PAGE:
Americans will spend about 21.8 Billion dollars buying Valentine's stuff this year.
That's nearly $4 billion more than it was last time I looked up that number, about 4 years ago.
When I think about what we could do, collectively, with nearly $22 billion, it boggles the mind. No, scratch that-- it literally breaks my heart.
For one thing, it would cover our National Parks budget for about 8 years. Or fund the National Endowment for the Arts for a few decades. How many hungry children could be fed? Student loans forgiven? Refugees resettled?
We could make a longer list, but you get my point- we have the resources in this country to do so much collective good; to meet so many needs; to solve so many complex problems. But when you come right down to it-- our hearts are just in all the wrong places.
Valentine's Day itself is not the problem. A holiday designated for love? Sure. Fantastic. But... when did “love” get saddled with all this stuff? Billions and billions of dollars worth of stuff?
I’d venture that most of the billions are spent on flowers, jewelry, stuffed animals, and any other number of things that come in the shape of a heart. Which, by Monday, will be marked down 80% at Walgreen’s and Target and every other store in America. Not long after that, much of it will be in a landfill.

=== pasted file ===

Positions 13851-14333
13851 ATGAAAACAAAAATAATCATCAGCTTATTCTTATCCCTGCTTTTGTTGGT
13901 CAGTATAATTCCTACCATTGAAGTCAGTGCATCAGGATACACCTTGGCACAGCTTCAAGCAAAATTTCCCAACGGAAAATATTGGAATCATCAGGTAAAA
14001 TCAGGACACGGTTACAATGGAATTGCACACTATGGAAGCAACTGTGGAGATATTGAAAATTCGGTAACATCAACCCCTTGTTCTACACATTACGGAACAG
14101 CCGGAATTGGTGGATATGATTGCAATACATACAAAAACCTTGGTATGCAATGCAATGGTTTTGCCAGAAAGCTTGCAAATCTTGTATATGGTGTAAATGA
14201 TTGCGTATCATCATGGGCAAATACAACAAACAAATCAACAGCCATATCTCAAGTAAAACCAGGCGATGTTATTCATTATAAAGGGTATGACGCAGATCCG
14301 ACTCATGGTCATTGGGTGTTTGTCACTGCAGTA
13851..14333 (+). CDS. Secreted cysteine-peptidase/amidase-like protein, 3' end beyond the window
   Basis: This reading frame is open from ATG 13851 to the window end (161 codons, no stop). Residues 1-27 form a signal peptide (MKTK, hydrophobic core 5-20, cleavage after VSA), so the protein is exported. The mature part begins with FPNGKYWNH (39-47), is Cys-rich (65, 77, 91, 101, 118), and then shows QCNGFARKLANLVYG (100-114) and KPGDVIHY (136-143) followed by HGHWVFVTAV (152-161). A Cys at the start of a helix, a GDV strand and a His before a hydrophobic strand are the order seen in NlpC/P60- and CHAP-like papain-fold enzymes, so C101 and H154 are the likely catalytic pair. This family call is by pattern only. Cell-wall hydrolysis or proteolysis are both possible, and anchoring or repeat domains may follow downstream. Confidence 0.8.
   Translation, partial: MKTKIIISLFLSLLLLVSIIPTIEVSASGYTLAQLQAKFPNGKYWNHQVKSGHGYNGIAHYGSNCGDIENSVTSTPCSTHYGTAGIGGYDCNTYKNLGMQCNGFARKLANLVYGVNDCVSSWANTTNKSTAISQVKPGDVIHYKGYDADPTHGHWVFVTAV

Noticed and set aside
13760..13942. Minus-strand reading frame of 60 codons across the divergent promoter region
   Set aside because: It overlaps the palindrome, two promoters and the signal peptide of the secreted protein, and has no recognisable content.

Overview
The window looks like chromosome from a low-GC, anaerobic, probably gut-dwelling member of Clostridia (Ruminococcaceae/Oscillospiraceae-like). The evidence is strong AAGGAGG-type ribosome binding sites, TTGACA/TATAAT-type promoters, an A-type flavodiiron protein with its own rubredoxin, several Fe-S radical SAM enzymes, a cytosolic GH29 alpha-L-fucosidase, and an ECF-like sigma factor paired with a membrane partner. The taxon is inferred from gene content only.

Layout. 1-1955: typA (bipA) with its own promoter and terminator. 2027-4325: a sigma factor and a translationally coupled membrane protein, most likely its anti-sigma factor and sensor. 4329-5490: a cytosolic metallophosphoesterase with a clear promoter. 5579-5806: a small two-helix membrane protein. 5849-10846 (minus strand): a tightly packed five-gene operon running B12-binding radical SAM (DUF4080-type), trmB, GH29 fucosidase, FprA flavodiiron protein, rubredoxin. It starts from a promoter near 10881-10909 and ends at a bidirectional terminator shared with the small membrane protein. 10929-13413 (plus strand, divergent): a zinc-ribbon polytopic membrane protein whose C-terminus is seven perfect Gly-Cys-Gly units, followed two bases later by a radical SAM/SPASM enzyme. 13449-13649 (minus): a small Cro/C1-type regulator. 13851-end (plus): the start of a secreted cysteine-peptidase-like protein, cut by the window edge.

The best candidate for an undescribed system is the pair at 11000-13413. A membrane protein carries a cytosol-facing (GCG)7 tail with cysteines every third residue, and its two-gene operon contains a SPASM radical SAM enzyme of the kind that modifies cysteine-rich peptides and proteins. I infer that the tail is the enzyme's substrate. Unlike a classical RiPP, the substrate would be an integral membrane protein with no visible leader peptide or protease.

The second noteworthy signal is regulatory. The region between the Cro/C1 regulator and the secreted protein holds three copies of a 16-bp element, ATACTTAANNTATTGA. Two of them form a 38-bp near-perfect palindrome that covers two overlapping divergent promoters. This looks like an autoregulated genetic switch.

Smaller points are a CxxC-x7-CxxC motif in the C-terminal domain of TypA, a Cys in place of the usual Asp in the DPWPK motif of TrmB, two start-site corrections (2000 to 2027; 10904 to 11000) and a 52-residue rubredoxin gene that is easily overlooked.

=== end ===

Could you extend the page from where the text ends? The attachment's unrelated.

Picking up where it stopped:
This holiday is just one of many that draws attention to our consumer sickness. That sickness is big, and multi-layered, and it’s not Saint Valentine’s fault. It’s also not the fault of Baby Jesus or the Easter Bunny; or Saint Patrick, the Great Pumpkin or Uncle Sam. On every one of these days, we wade through the sea of sugar and cheap plastic crap that will ultimately flood the landfills we use to hide our addiction. The dam will only hold for so long.
So there’s an environmental concern, and a sweatshop concern. But more than anything, there's a heart concern, underlying all the paper and diamond ones. The real emptiness that might make us feel like we *have* to buy this stuff, or else we have somehow failed at the whole love thing.
More to the point, this is an illumination of the scarcity mentality… The one that tells us we cannot possibly afford to insure all of our children–or educate them, or provide them with clean water and air, or protect the resources for their retirement someday–when clearly, we have all the money in the world to spend on… What, exactly? Another engraved picture frame? Another charm for that bracelet? Another bear holding a heart? (What can I say, SNL gets it).
Can we fix all of these complex problems by abstaining from flowers and stuffed animals today? Maybe not. But practicing a bit of mindfulness about our own spending and gifting can go a long way to change our thinking about what is needed, what is important, and what is worthwhile. And that shift might, in turn, change our thinking about what we can, and cannot afford… As a family, as a country, and as people who have to inhabit this earth together long after the landfills overflow and the rivers run dry.
Here are a few ideas for how to celebrate this day of love without breaking the bank–or contributing to our collective national junk pile.
This is modified for COVID times from a post that originally appeared on Patheos.